Can you Freeze Banana Pudding? The Ultimate Guide

There are so many types of pudding. You’ve got your plain classics like vanilla, chocolate, lemon, tapioca, and rice. But you also have some pretty fun ones like bread, sticky dates, tapioca, sticky toffee, and a personal favorite of mine…banana. 

For those of you who have yet to experience banana pudding, it is a dessert that generally consists of sweet vanilla flavored custard, a wafer-type cookie, and sliced fresh bananas served with whipped cream or meringue. It’s not only sweet, but light and satisfying. 

Just like a banana pudding itself, the origin of the dessert has many layers. It’s mostly known for being a Southern staple dessert.

The first actual banana pudding recipe, however, appeared in 1888 and came from Massachusetts, rather than the South. The recipe was similar to that of an English trifle. There were many ways to spin the layers; which cookies were used, the type of custard, etc. Just make sure to use the banana, or else it wouldn’t be banana pudding (obviously).

Eventually, around the early 1920s, the most popular version of banana pudding recipe that uses vanilla wafers in place of sponge cake was used in Illinois, sharing the first-known printed recipe

The dessert is also a nostalgic one for those who eat it, as there’s a sense of family ties and recipes being given down to generations. 

If you indulge in the classic dessert, you’ll also know that you can put together a large serving (sometimes intentional and sometimes not). When there are leftovers and you don’t want them to go to waste, you may wonder – can you freeze banana pudding? The good news is, yes you can!

Resd on to lern everything you need to know about freezing banana pudding to extend its shelf life.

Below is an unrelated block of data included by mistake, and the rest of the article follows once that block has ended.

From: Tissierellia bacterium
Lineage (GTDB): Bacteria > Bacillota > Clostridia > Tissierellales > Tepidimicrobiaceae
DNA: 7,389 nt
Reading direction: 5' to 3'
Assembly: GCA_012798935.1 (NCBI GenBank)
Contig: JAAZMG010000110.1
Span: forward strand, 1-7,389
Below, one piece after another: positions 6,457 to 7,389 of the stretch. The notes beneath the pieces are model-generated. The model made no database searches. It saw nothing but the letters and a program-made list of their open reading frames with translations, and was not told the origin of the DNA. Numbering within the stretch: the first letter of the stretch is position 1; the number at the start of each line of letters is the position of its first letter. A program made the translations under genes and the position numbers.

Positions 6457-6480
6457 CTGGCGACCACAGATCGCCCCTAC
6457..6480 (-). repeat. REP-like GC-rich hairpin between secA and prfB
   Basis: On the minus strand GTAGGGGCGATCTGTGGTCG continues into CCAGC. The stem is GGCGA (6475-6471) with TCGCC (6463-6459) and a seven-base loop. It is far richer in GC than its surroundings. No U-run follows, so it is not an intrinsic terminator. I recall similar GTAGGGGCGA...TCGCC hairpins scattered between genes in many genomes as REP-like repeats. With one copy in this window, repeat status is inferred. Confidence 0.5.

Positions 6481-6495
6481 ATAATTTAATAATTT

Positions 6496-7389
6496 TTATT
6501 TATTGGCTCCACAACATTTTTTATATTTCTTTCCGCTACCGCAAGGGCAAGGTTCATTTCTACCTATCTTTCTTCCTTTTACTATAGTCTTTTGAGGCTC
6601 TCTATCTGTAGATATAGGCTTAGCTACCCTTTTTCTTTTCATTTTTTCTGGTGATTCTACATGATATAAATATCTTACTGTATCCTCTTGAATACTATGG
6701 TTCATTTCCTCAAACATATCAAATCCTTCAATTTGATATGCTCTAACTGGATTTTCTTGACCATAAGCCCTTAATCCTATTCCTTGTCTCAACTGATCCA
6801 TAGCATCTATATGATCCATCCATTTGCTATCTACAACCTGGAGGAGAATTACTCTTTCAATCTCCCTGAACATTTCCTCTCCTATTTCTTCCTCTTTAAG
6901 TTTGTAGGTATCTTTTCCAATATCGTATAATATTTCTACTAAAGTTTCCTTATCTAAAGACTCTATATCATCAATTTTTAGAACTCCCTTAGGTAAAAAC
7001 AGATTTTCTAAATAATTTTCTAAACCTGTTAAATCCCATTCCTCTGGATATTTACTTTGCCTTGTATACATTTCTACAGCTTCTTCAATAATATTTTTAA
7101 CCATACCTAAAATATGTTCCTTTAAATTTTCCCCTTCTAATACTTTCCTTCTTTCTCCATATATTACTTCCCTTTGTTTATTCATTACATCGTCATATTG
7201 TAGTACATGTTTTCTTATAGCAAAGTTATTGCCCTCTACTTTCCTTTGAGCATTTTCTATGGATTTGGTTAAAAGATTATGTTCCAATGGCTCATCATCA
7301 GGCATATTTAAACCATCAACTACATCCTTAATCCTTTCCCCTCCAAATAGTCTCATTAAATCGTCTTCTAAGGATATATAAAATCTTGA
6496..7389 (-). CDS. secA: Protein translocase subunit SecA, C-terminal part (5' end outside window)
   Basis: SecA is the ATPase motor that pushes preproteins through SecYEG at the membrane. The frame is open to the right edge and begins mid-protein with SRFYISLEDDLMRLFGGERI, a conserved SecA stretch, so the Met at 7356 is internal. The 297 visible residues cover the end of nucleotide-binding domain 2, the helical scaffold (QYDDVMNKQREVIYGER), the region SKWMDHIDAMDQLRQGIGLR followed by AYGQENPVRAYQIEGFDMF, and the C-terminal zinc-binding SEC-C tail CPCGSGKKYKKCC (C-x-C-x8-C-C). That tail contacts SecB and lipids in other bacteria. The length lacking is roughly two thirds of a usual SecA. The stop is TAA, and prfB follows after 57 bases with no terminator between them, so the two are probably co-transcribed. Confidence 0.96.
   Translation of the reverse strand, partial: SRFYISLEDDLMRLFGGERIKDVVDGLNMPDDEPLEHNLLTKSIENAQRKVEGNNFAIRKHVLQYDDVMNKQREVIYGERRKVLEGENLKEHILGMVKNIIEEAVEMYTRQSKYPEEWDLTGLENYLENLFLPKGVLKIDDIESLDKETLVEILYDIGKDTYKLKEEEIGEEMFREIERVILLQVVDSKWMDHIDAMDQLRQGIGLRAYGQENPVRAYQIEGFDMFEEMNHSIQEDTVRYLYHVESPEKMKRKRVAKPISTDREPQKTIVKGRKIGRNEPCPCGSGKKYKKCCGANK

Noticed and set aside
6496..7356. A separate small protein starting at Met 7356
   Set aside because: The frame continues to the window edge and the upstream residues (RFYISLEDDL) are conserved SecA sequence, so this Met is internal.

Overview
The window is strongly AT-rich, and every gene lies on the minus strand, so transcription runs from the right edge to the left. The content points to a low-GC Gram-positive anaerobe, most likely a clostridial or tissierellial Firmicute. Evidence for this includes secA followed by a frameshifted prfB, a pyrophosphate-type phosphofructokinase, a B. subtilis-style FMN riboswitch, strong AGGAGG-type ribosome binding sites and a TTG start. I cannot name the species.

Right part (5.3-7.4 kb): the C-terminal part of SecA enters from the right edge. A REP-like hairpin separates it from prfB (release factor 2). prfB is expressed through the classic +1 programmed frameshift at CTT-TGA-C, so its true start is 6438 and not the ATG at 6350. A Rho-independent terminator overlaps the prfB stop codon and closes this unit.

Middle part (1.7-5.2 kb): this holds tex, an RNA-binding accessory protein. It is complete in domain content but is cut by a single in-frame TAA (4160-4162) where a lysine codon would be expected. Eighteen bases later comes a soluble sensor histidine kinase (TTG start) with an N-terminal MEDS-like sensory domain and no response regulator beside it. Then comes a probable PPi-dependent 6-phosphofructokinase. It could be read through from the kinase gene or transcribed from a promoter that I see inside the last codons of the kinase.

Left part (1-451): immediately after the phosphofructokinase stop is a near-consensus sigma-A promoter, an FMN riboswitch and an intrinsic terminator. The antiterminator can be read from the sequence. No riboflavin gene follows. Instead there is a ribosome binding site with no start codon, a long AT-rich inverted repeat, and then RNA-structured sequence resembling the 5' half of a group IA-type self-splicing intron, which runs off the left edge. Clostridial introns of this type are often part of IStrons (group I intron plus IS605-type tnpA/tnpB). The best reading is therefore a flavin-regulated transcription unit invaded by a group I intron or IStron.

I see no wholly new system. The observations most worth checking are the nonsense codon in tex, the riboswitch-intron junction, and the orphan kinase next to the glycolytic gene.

Does Banana Pudding Freeze Well?

Although banana pudding freezes, it can get tricky.

This is because the dessert contains a lot of water. The fresh banana slices in the frozen banana pudding also experience significant changes when thawed, which means they can lose their original texture and take on a brownish coloration. The wafers may also become soggy from the moisture of the pudding.

Generally speaking, when pudding freezes, the consistency becomes like that of rich and creamy ice cream, but defrosting it will lose its consistency. 

However, although the bananas and pudding may lose some texture, they will still be worth eating again.

How to Freeze Banana Pudding

Once your stomach is full of banana pudding and you need to stow it away, it’s best to break it up into portions and freeze it instead of freezing the whole dessert at once. This way you’ll be able to freeze and defrost smaller amounts, without worrying about putting leftovers again into the freezer, diminishing the quality even more.

To start, scoop the portion of leftover pudding into a freeze safe airtight container. Then, cover the container with cling wrap before securing the lid. When storing it in the freezer, make sure you find enough space where the pudding won’t get squished. If it gets crushed, the pudding will freeze over weirdly.

Another interesting trick is to dip the banana slices in lemon juice while making the pudding. The lemon juice is used to inhibit oxidation of the banana slices during freezing and when they’re thawing. Once oxidation is successfully prevented, the banana slices won’t become brown. 

How Long Does Banana Pudding Last in the Freezer?

If you’re only sticking it in the refrigerator, you should anticipate eating it quickly, as the shelf life will only last around 3 days.

However, if you’ve properly stored the banana pudding leftovers in the freezer, it will last for a maximum of 14 days. It is suggested to defrost the pudding sooner rather than later because freezing will affect the texture. This is because all of the ingredients used are fairly delicate.